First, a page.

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Until Dawn Review

  • First Released Aug 25, 2015
  • Reviewed Aug 24, 2015
  • PS4

Fun 'til Dawn.

The choices you make in Until Dawn have more far-reaching consequences than in most other survival horror games: the butterfly effect feature it so heavily relies on is highly effective, adding weight to seemingly innocuous choices and creating a game that feeds deeply into player paranoia of making the wrong choice. Couple this system with the game's tongue-in-cheek exploitation of slasher film tropes--including over-the-top gore and flirty teenagers--and you have an enjoyable experience controlling you own '80s horror film parody. Until Dawn is a thoughtful experiment in how far you can go with multilayered player-driven narrative games, and despite some ugly visuals, delivers an engaging experience where story and controls meld for powerful meaning.

The game's plot follows the classic slasher film recipe: eight teenagers get together on a snowy mountain far away from their parents and civilization. The get-together falls on the one-year anniversary of the disappearance of their two friends--twins Hannah and Beth--and the makeout party soon turns into a complete disaster. The group's clashing personalities force them to break off in couples to do their own thing. But we all know what happens to groups that split up in horror movies; within an hour, everything goes to hell as a feral creature and a masked madman begin terrorizing the teens.

Between each in-game chapter, you visit a mysterious psychiatrist in an office. You, controlling an unknown person, answer the analyst's questions, all of which revolve around what scares you and how you feel about the characters. You'll be asked to choose between spiders and snakes, needles and gore, ghosts and zombies. This is the game's way of setting up the horror story you'll experience, placing needles or knives in the hands of attackers and throwing out elements the program knows you're frightened by. It feels a little too out in the open for a game that so subtly weaves your choices into the narrative, but I didn't mind this forwardness in the grand scheme of things. Until Dawn's setup is wonderful enough to overlook it.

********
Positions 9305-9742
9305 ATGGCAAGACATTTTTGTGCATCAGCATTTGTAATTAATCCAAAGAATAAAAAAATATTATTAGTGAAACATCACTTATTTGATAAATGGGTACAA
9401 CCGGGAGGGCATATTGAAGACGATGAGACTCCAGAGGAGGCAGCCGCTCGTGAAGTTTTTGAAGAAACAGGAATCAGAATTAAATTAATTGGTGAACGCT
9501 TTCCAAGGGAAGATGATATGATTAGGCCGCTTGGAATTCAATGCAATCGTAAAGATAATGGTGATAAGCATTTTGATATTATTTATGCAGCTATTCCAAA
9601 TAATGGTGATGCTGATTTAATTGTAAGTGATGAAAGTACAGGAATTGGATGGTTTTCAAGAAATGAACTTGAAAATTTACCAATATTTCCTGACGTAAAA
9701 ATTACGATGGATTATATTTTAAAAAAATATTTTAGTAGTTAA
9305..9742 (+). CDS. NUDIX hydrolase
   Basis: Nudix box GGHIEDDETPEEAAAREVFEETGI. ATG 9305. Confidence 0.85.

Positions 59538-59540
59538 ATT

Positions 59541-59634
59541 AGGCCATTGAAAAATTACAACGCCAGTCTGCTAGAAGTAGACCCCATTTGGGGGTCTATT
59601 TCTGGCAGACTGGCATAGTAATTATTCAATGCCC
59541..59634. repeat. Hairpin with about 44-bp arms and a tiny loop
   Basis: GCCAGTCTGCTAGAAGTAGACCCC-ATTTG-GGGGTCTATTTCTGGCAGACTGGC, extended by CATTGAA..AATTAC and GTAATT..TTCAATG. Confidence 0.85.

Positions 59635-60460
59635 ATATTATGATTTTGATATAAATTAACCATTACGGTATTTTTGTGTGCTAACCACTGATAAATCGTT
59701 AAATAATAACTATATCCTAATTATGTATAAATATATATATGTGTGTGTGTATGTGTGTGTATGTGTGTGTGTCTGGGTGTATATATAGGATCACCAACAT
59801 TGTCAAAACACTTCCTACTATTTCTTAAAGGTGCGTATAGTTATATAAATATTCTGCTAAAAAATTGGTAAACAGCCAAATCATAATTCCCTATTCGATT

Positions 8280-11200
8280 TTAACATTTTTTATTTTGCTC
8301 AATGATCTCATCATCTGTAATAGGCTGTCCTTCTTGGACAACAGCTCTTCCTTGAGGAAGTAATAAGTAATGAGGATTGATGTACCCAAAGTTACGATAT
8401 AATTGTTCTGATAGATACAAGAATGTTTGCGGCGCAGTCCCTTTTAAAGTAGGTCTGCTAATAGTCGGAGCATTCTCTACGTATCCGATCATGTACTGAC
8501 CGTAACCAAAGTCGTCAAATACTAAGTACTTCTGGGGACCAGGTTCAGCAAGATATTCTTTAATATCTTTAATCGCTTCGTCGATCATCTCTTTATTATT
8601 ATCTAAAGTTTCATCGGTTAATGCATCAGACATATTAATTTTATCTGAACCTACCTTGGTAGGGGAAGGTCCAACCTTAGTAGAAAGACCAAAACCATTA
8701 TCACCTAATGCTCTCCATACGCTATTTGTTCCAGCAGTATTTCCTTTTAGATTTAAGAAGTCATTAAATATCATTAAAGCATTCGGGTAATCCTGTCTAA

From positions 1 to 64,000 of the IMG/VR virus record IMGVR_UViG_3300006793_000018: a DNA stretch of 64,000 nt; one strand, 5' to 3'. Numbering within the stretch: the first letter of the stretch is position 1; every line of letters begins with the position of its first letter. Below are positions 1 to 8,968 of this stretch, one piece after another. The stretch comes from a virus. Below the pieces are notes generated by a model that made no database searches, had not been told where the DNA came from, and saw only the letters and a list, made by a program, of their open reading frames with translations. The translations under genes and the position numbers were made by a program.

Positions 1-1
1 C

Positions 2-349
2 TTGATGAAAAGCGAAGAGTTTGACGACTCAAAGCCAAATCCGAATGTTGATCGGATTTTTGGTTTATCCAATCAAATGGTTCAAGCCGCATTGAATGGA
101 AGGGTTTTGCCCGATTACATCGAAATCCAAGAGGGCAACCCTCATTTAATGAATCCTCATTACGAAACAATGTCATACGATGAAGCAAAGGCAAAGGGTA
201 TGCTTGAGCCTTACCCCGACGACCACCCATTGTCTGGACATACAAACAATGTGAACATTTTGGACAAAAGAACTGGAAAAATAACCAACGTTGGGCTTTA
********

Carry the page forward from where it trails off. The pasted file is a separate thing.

These psychiatrist visits are the most obvious examples of Until Dawn's biggest feature: the butterfly effect. Small choices will have major consequences in future events. They aren't one-offs, either: a choice you make in chapter one presents a difficulty in chapter two, and depending how you solve that difficulty, further chapters will offer you different tools or different interpersonal conflicts. Choices made in chapter one determine events that branch with the next decision and again with the next, creating a large number of narrative paths and outcome.

Not my idea of the perfect date.
Not my idea of the perfect date.

I played through Until Dawn multiple times, and I saw new scenes and learned new things the second and third time around. By attaching the branching narrative to not one but eight separate characters, you have a massive playground on which to control your own horror story.

The game expertly keeps track of and broadcasts these decisions, too. When a big choice is made, the screen will display a "butterfly status update." Digging into the menu, you can find which actions will come back to haunt you later. And when an event happens as a result of that action, the game tells you. By using Until Dawn's system, I was able to figure out that who I gave a gun to in chapter three would determine who got hurt in chapter eight, and how others would react to the attack. Choosing to not side with one guy's girlfriend in chapter one resulted in her being derogatory and snide to him for the rest of the game, which in turn affected the choices the game gave him to assist her. She got meaner, and he could either take it or fire back. This dynamic would affect how they escaped a situation in the second half of the game. The level of intricacy and humanity to these interactions impressed me. It's complex and brilliant, and during repeat playthroughs I constantly referred back to the menus to make better decisions.

Your psychiatrist isn't all that he seems.
Your psychiatrist isn't all that he seems.